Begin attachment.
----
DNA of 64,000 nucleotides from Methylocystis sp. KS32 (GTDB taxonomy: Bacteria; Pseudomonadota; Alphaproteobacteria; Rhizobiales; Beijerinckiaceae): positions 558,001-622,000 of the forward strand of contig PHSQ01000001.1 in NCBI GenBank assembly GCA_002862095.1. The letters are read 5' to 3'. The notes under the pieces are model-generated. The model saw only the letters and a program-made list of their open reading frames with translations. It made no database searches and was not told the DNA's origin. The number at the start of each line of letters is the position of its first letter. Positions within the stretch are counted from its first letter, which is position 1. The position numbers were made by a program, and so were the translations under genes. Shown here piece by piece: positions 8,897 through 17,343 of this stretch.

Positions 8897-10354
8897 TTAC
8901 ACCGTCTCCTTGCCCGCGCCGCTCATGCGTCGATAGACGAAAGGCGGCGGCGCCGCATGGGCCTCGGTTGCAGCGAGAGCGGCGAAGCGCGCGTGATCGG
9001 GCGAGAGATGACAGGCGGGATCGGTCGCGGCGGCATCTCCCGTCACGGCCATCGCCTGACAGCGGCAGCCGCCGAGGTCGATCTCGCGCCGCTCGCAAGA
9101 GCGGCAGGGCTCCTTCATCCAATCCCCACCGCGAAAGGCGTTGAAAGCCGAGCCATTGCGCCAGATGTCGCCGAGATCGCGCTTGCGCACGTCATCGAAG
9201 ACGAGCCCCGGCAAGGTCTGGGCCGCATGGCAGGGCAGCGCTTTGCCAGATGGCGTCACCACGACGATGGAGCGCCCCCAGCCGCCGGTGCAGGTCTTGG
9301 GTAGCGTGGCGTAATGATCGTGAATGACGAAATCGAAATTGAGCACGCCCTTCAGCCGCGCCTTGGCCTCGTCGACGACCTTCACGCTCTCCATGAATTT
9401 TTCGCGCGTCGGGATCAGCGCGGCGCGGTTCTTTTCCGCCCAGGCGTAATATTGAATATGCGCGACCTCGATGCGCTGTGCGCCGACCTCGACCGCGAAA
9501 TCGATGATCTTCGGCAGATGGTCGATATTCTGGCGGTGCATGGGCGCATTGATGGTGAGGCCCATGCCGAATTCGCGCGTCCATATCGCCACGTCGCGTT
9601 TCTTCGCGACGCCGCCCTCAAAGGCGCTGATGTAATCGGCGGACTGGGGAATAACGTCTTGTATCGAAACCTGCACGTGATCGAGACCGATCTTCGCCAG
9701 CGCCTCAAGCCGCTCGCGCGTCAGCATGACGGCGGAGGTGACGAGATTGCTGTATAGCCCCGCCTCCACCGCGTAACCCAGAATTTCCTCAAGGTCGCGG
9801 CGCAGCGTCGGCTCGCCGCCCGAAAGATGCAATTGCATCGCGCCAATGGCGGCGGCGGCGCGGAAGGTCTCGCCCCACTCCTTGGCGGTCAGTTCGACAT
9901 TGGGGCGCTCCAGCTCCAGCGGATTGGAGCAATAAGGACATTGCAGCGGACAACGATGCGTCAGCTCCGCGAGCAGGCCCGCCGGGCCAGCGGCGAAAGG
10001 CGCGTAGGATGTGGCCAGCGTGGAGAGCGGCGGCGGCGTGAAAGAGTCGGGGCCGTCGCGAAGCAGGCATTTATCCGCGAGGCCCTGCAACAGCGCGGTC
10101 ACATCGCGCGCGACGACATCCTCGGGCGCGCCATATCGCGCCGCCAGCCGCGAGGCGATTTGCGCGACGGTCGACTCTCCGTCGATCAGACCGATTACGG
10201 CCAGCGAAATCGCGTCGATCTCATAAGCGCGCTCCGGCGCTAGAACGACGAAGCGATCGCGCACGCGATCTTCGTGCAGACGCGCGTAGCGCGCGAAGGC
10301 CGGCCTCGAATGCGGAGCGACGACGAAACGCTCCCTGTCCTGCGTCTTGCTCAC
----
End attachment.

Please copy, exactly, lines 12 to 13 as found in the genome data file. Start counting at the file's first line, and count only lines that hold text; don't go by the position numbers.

9701 CGCCTCAAGCCGCTCGCGCGTCAGCATGACGGCGGAGGTGACGAGATTGCTGTATAGCCCCGCCTCCACCGCGTAACCCAGAATTTCCTCAAGGTCGCGG
9801 CGCAGCGTCGGCTCGCCGCCCGAAAGATGCAATTGCATCGCGCCAATGGCGGCGGCGGCGCGGAAGGTCTCGCCCCACTCCTTGGCGGTCAGTTCGACAT